Q. Didn’t come but he was talking to you.
VENUS WILLIAMS: No. No. No, at that point it’s both of your daughters, so whoever wins is a win anyway for you. I think that’s how my parents feel.
Q. So much focus on Serena, but do you think you can win the US Open this year?
VENUS WILLIAMS: Of course. I’d love to. But it’s easier said than done.
Q. What would it feel like to win this?
VENUS WILLIAMS: Yeah. (Smiling.) It feels so good. But, you know, that’s not the thing that you focus on. You focus on the moment of whatever round that is.
Next round is the quarterfinals. That’s my focus, and not really to win.
Q. Genie Bouchard has had a head injury and doubtful she will actually play. I guess it’s up to her whether she will be able to play. Do you think it’s a situation where tennis doctors or officials should prevent a player they think might be endangering themselves by taking the court to play, or should that always be totally up to the athlete?
VENUS WILLIAMS: I don’t even know what the rule is on that.
Q. I think the rule is up to her.
VENUS WILLIAMS: Okay. Well, it’s up to her. It’s difficult for anyone to tell you not to play, especially at this stage in the tournament you want to give it your all.
So I don’t know what she’s going through. I have no idea what the circumstances are. But it’s just super unfortunate and just not ideal, and especially she’s playing so well. It’s like the last think you think is going to happen.
Q. You’re getting a lot of questions on your legacy and impact, especially this year. How does it make you feel? Do you feel lucky to get them or what?
VENUS WILLIAMS: I don’t know. A question is a question for me. I don’t take anything personal. Unless it’s a crazy question. Then we’re going to go toe to toe.
But it’s all good as long as long as it’s respectful.
Q. You said a few minutes ago that it’s fun even when you’re playing Serena. What has the opportunity to play against Serena as many times as you have had that opportunity on the biggest of stages, what has that meant to both of you, you in particular, and what do you think it’s meant to the sport?
VENUS WILLIAMS: Well, I like to think it’s helped the sport to grow because it’s been such an unusual circumstance and so intriguing for everyone.
I don’t remember the other part of the question.
Q. What has it meant to you?
VENUS WILLIAMS: What’s it meant to me? I don’t know. I feel like that’s what we always wanted growing up, just to be out there on the big stage duking it out when someone named Williams will win. That’s a given on that one.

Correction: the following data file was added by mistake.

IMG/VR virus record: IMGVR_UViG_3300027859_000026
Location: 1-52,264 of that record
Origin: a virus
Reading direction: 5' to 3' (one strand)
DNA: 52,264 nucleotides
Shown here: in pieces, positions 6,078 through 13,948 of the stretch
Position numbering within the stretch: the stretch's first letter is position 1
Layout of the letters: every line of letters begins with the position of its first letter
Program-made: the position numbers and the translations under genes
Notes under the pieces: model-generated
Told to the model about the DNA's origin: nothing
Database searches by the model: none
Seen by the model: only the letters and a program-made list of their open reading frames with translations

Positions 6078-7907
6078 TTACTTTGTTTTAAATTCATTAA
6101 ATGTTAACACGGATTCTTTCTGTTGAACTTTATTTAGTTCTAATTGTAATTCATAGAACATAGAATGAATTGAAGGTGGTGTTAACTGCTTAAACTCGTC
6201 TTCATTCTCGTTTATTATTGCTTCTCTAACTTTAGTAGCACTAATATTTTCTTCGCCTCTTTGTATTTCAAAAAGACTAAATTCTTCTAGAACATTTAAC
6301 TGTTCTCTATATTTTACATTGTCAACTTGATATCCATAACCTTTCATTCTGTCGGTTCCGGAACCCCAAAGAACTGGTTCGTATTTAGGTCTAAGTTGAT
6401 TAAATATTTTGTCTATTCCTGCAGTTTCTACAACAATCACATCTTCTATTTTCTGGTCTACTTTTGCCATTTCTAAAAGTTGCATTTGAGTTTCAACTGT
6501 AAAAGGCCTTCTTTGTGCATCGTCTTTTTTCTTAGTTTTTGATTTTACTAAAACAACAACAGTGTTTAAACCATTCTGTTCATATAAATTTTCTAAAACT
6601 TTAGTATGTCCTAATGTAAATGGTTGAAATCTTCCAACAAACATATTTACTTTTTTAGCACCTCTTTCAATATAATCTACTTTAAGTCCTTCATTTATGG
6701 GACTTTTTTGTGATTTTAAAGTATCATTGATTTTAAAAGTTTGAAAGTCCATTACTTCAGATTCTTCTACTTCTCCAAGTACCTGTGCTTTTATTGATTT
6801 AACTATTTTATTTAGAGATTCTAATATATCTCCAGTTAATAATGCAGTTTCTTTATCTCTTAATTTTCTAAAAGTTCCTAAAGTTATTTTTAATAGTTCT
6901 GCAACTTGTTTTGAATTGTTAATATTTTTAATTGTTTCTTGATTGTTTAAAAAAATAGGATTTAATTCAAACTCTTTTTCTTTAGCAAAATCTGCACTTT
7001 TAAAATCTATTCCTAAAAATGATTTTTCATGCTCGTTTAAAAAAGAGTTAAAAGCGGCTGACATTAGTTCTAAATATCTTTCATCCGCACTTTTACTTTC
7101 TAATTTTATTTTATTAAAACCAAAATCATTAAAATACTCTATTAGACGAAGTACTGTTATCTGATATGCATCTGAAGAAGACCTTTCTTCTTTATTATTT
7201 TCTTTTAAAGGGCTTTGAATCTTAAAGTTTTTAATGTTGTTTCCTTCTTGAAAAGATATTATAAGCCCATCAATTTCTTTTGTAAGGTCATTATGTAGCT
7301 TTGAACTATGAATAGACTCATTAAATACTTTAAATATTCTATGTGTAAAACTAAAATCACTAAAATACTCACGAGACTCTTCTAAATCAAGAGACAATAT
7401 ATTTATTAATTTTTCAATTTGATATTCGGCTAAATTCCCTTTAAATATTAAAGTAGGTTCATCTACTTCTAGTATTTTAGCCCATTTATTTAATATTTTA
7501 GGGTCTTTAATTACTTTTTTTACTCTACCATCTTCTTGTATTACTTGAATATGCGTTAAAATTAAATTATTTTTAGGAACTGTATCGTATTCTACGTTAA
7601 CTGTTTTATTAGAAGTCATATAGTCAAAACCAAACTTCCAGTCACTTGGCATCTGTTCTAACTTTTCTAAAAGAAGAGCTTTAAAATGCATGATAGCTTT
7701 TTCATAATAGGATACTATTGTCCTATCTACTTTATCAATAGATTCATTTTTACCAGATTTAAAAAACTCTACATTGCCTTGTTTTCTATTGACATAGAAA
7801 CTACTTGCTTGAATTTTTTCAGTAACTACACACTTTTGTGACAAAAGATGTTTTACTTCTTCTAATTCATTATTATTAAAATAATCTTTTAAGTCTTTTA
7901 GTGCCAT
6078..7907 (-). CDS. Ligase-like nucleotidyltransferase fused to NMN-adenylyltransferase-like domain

Q. You talk about the informal matches that you and Serena had growing up. Do you remember the first time she beat you?
VENUS WILLIAMS: No, in (indiscernible) she didn’t. That was a giant, though. It was always so tall and she was really small at the time. So it wasn’t a fair match, really.
Q. You and Serena have so many offcourt ventures in the business world and philanthropy. Is there comfort whenever you decide to walk away from the game you have all these opportunities lined up for you the second you leave?
VENUS WILLIAMS: Absolutely, absolutely, because there’s a big part of me that wants to be able not to move away from tennis but to explore other things in life and to transition and to find new challenges.
Of course I will always be involved with tennis, but it’s a certain challenge when you try something new. I love that.
Q. You have talked about in the past Kimiko Date has been the elder statesman and now you are. Following on his question, once you decide to hang it up, whenever that is, with the tennis involvement involve going back to Compton, helping kids there?
VENUS WILLIAMS: I think I will be low key, just helping kids in the neighborhood or people who might want advice. Definitely need a break from traveling. I will take a break from tennis in terms of that.
Maybe I will come back at some point 20 years down the road and someone asks me to coach. I’m all right, I’m…
Q. Academy of some sort?
VENUS WILLIAMS: No.
Q. An English writer wrote a line about siblings know every little detail and every little nuance of the other sibling. Do you think you know everything there is about Serena? And if not, what do you think it might be?
VENUS WILLIAMS: I hope so. It might help me in the match, right? I don’t know what the score is, but theoretically, so…
Q. Can you see yourself playing doubles for…
VENUS WILLIAMS: For?
Q. You could continue to play doubles until after you’re 50 years old. Can you see yourself after playing singles playing doubles in Grand Slam tournaments?
VENUS WILLIAMS: If Serena wants to, yeah, maybe. We’ll see.
Q. Have your other sisters said who they will root for if Serena makes the quarters?
VENUS WILLIAMS: No, that’s never come up. That’s never come up.
FastScripts Transcript by ASAP Sports